Brain Dump: The Chicago Media Watch PAC Downtown Chicago Halloween Walking Tour
In past pro-democracy protests I've taken part in, I've taken something of an outsider's role, making myself removed from the main center of action as a means of reaching out beyond the (often insular) circle of protesters, to talk to those or bring attention to those who might otherwise steer away from the protest. Not this time. I got right in the heart of things. I got my plastic sword, my eyepatch, my black hat with a jolly roger on it, and my sash with a jolly roger on it, and my best pirate impression ("Arrgh, ye scurvy scalawags. Arrgh."). I grabbed a protest sign ("Mass Media: Weapons of Mass Distraction"), a basket full of candy, a bunch of flyers, and some other goodies (details below) and joined some compatriots (a fellow pirate, an angel of the public interest, a big-lipped googly-eyed something, and a guy with weird hair) for a Halloween protest.
Oh, the things I do for democracy.
The protest sought to celebrate International Media Democracy Day and to condemn the FCC-led giveaway of public media resources to corporate profit- driven greedheads. A press conference at Columbia College was held right before the protest. The protest itself consisted of a spirited south-to-north walk through downtown Chicago, making stops at five media-themed locales: the local ABC and Fox affiliates on State Street, the Tribune Tower on Michigan avenue, the NBC tower just east of the Tribune tower, and the local CBS affiliate on Ontario Avenue.
At each stop, we made a small rousing speech against each respective media firm and briefly listed some of the rotten things they were doing in the Chicago area. Each speech was followed by a song borrowed from the MediaTank website and sung to the tune of "God Rest Ye Merry Gentlemen". Here's an excerpt:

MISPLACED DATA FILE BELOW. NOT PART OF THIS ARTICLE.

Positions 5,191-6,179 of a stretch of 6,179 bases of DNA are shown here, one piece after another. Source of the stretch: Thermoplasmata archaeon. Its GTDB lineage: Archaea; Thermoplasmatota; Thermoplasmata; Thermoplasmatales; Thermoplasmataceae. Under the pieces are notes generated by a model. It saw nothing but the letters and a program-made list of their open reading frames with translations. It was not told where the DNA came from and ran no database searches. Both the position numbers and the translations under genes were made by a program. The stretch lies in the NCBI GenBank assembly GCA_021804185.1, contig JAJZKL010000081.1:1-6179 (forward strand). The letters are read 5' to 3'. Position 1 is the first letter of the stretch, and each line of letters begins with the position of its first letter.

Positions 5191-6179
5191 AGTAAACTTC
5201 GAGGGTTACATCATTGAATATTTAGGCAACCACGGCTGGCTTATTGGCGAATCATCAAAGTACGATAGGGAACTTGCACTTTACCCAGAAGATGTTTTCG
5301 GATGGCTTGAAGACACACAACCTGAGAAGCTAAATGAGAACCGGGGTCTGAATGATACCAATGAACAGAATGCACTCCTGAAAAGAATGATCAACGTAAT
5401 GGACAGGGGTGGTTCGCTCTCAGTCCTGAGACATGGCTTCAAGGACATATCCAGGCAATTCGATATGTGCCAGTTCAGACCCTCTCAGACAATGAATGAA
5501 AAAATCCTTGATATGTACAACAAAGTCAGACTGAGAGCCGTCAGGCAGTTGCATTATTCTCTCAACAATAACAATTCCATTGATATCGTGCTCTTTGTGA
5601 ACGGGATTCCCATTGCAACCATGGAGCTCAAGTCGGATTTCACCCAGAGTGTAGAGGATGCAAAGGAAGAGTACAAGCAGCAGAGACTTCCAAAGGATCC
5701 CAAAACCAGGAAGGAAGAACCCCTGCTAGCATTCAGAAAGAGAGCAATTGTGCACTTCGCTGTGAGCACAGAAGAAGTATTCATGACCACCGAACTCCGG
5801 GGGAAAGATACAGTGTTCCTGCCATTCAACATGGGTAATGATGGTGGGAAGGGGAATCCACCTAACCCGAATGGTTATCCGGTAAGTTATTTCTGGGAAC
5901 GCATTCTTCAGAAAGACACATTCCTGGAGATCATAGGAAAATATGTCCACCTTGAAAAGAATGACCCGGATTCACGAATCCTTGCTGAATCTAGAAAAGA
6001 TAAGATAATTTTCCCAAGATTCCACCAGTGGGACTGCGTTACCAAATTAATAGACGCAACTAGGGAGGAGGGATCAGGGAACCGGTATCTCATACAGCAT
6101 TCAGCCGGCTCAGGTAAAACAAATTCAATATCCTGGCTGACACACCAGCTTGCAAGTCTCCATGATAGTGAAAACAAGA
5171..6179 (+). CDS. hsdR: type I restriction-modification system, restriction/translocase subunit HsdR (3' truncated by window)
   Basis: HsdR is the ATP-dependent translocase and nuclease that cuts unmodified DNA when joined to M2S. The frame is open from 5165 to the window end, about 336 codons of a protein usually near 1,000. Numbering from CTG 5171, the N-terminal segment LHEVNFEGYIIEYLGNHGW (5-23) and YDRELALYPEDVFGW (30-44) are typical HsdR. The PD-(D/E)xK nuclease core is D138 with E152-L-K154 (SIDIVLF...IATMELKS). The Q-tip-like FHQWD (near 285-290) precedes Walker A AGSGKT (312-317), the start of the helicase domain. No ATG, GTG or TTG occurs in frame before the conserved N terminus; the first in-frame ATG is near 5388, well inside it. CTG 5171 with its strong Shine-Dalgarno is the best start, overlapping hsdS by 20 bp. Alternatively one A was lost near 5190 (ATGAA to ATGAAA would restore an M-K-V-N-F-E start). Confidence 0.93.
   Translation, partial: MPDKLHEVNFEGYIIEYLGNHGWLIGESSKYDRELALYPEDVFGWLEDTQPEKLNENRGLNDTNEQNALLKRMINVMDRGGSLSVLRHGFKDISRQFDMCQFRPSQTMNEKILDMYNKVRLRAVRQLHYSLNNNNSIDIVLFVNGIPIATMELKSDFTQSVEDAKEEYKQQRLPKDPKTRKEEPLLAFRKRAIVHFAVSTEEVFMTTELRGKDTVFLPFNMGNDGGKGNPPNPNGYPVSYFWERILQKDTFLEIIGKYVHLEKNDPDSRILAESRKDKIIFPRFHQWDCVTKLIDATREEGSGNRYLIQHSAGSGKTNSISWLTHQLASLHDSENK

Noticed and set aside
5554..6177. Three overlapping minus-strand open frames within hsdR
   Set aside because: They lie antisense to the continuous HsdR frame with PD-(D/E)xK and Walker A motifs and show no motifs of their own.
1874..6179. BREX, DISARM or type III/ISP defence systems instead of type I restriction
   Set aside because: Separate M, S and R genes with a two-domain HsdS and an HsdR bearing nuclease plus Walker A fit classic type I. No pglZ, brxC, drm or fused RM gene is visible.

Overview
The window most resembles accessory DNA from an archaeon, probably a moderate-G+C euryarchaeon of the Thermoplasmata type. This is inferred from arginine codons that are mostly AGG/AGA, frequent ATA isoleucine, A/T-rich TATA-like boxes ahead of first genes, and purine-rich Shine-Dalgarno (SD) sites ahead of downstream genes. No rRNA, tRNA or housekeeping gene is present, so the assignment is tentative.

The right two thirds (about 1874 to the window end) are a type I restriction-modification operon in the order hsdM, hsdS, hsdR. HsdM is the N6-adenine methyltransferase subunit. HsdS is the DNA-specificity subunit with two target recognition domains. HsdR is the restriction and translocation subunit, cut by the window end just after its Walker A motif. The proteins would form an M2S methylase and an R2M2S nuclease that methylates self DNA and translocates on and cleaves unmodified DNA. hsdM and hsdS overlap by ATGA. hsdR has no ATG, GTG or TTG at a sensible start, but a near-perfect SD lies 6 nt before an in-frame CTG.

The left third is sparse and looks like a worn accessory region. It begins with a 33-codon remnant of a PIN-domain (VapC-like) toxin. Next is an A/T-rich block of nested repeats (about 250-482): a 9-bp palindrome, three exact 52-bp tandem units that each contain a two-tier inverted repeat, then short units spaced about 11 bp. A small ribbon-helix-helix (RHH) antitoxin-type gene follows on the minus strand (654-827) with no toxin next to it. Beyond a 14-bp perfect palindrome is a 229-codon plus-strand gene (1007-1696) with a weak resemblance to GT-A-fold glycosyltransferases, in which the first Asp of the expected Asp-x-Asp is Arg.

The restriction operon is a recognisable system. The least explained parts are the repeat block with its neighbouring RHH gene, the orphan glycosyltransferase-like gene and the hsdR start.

God Bless Ye Bold Commissioners. Deregulation Rules.
You abandoned public service. You're corporations' tools.
You ca-an't kill democracy. D'you think that we are fools?
No more ru-lings that just serve industry. Industry.
No more ru-lings that just serve industry.
The weather cooperated somewhat. The skies for much of the protest were cloudy, the temperature hovered around 40 degrees Fahrenheit, and it drizzled sporadically. The revolution will not be televised, but the revolution might be called on account of rain.
If the protest, had a theme at all, it was one of giveaways: we were giving away flyers and appropriate candy (suckers, including Dum-Dums), and highlighting the FCC giving away public resources in the form of removing the last limits on corporate media ownership.
I also gave away an issue of FAIR's magazine Extra! to a guy I sat next to on the bus, and an issue of Adbusters to someone on State street. It wasn't all that I gave away. "Would you like a book?" I said to the young woman waiting by the CTA bus stop on State Street, holding a copy in my hand of "It's the Media, Stupid" by John Nichols and Robert McChesney. The look on her face was worth far more than the $10 I paid for the book. I gave her the book.
Another man on his way to the CTA red line saw me hand him a flyer and said, "But I don't want to be a pirate..."